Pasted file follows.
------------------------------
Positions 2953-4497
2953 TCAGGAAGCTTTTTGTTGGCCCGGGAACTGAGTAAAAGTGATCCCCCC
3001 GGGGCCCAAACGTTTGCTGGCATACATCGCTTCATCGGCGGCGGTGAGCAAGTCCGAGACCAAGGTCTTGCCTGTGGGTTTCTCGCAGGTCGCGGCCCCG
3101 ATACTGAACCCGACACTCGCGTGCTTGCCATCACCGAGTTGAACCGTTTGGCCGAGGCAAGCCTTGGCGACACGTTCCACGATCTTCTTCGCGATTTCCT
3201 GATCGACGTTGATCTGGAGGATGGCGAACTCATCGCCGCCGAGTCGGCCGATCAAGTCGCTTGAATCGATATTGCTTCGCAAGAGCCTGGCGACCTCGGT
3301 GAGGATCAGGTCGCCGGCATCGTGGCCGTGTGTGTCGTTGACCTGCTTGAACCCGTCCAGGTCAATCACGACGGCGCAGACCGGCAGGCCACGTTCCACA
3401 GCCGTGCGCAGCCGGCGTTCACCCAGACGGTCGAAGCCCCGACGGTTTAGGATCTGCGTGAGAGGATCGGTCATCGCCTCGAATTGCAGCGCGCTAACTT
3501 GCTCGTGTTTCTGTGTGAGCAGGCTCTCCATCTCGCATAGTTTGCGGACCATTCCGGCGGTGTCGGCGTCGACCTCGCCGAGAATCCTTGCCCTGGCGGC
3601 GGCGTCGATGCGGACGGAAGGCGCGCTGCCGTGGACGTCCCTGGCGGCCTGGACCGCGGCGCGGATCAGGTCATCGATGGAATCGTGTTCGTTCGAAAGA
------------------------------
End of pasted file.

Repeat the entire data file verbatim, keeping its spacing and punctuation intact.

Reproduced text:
Positions 2953-4497
2953 TCAGGAAGCTTTTTGTTGGCCCGGGAACTGAGTAAAAGTGATCCCCCC
3001 GGGGCCCAAACGTTTGCTGGCATACATCGCTTCATCGGCGGCGGTGAGCAAGTCCGAGACCAAGGTCTTGCCTGTGGGTTTCTCGCAGGTCGCGGCCCCG
3101 ATACTGAACCCGACACTCGCGTGCTTGCCATCACCGAGTTGAACCGTTTGGCCGAGGCAAGCCTTGGCGACACGTTCCACGATCTTCTTCGCGATTTCCT
3201 GATCGACGTTGATCTGGAGGATGGCGAACTCATCGCCGCCGAGTCGGCCGATCAAGTCGCTTGAATCGATATTGCTTCGCAAGAGCCTGGCGACCTCGGT
3301 GAGGATCAGGTCGCCGGCATCGTGGCCGTGTGTGTCGTTGACCTGCTTGAACCCGTCCAGGTCAATCACGACGGCGCAGACCGGCAGGCCACGTTCCACA
3401 GCCGTGCGCAGCCGGCGTTCACCCAGACGGTCGAAGCCCCGACGGTTTAGGATCTGCGTGAGAGGATCGGTCATCGCCTCGAATTGCAGCGCGCTAACTT
3501 GCTCGTGTTTCTGTGTGAGCAGGCTCTCCATCTCGCATAGTTTGCGGACCATTCCGGCGGTGTCGGCGTCGACCTCGCCGAGAATCCTTGCCCTGGCGGC
3601 GGCGTCGATGCGGACGGAAGGCGCGCTGCCGTGGACGTCCCTGGCGGCCTGGACCGCGGCGCGGATCAGGTCATCGATGGAATCGTGTTCGTTCGAAAGA